The role of death in life, 4 by JW Harrington

“Religious faith does indeed serve to assuage concerns about death.  Strong faith in God is associated with emotional well-being and low death anxiety.  Additionally, after a reminder of their mortality, people report being more religious and having a stronger belief in God.” 

-- Sheldon Solomon et al. (2015).  The Worm at the Core: On the Role of Death in Life, pp. 87-8

The role of death in life, 3 by JW Harrington

“Once children understand that they, as well as their mothers and fathers, are perpetually vulnerable and ultimately finite, they shift from their parents to their culture as their primary source of psychological equanimity.  Deities and social authorities and institutions now appear to be more stable and enduring than our all-too-mortal and therefore all-too-vulnerable parents, grandparents, and pets.”

-- Sheldon Solomon et al. (2015).  The Worm at the Core: On the Role of Death in Life, p. 28

The role of death in life, 2 by JW Harrington

“We humans all manage the problem of knowing we are mortal by calling on two basic psychological resources.  First, we need to sustain faith in our cultural worldview, which imbues our sense of reality with order, meaning, and permanence…. Since we’re constantly on the brink of realizing that our existence is precarious, we cling to our culture’s governmental, educational, and religious institutions and rituals that buttress our view of human life as uniquely significant and eternal.

“The paths to literal and symbolic immortality laid out by our worldviews require us to feel that we are valuable members of our cultures.  Hence, the second vital resource for managing terror is a feeling of personal significance,  commonly known as self-esteem.”

-- Sheldon Solomon et al. (2015).  The Worm at the Core: On the Role of Death in Life, p. 9

Painting news by JW Harrington

As I’ve admittedly procrastinated in composing an update on my painting, things to share have piled up.  But I haven’t procrastinated in painting!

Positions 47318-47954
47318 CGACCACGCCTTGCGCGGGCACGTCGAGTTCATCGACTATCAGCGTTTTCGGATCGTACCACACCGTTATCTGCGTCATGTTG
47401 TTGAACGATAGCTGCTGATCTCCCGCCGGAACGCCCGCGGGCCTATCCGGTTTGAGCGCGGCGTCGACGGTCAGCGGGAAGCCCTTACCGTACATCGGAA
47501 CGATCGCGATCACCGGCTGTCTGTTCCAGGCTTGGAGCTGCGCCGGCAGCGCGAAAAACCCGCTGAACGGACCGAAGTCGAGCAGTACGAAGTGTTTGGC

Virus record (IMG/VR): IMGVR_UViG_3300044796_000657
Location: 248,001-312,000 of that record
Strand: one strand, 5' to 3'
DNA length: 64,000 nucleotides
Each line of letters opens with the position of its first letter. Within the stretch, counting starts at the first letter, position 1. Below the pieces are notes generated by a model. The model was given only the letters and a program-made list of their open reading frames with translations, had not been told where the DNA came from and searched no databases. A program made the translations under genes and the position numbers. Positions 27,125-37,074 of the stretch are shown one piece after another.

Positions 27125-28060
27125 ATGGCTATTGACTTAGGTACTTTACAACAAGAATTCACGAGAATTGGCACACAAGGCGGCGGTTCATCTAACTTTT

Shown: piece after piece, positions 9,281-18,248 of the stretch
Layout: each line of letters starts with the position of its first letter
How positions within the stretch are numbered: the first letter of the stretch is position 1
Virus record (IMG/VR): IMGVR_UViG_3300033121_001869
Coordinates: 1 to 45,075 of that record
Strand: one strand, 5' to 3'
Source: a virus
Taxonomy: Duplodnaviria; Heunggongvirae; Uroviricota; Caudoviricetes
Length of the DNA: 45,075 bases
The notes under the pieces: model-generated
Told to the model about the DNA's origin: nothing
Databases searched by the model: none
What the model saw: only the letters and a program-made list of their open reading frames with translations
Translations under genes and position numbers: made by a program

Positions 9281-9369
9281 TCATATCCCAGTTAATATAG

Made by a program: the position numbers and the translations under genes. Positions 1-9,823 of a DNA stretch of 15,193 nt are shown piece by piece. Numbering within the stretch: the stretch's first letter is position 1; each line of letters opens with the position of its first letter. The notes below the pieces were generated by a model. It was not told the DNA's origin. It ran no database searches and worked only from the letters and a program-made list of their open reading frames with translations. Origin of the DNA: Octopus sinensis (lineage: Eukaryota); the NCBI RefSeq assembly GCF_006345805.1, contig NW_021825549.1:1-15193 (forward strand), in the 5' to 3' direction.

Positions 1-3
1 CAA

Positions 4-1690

My primary current series is titled The Impossibility of Knowing.  The works share an attempt to capture a moment (for those that are representational) or a set of shapes, and to indicate the passing of the moment or the absence of those shapes, usually by an outline of a mirrored image of the subject.  Each is on a muted background, usually graduated from light to dark.  Here’s one example, The Impossibility of Knowing (16).    Each of these is acrylic paint on a 16”x 24” canvas.

This summer, I’m also fascinated by creating an illusion of depth within a composition.  Here’s an example, in which I challenged myself to maintain a distinction in the apparent distance from the viewer to the various features, and to provide enough detail to hold the viewer’s interest.  

I’ve not abandoned my abiding interest in visual abstraction.  Here’s one of my favorite paintings, Reach (40”x 30”).

One major development has been joining the cooperative gallery Collective Visions.  It’s at 331 Pacific Avenue in Bremerton, WA.  What attracted me to the gallery is the quality of the artists, the diversity of the work, and the space being large enough for each member to have an area for display.  We rotate our exhibits at the beginning of each month, so there’s always something new, and always some works by each of us.  For those of you in or near Seattle, it’s two blocks from the ferry terminal.  Bremerton’s worth a visit:  there’s been a lot of redevelopment on the waterfront, and of course, the ferry trip is magnificent.   For those of us in or near Tacoma, it’s only a 25-minute drive beyond the Tacoma Narrows Bridge.

I’ve also been accepted into the art-rental program of Ryan James Fine Arts, a commercial gallery in Kirkland, WA.  They currently have four of my pieces, for rental to commercial or individual clients.

This month (August), 13 of my small works are on display at Bluebeard Coffee Roasters at 2201 Sixth Avenue in Tacoma (standing at the east end of the Sixth Avenue collection of shops and restaurants).  These include the entire Faces of Evil series, which didn’t scare away the shop owner, and bring quizzical looks from the café’s patrons.

As always, I invite you to visit my website,, to see what new things I’ve completed!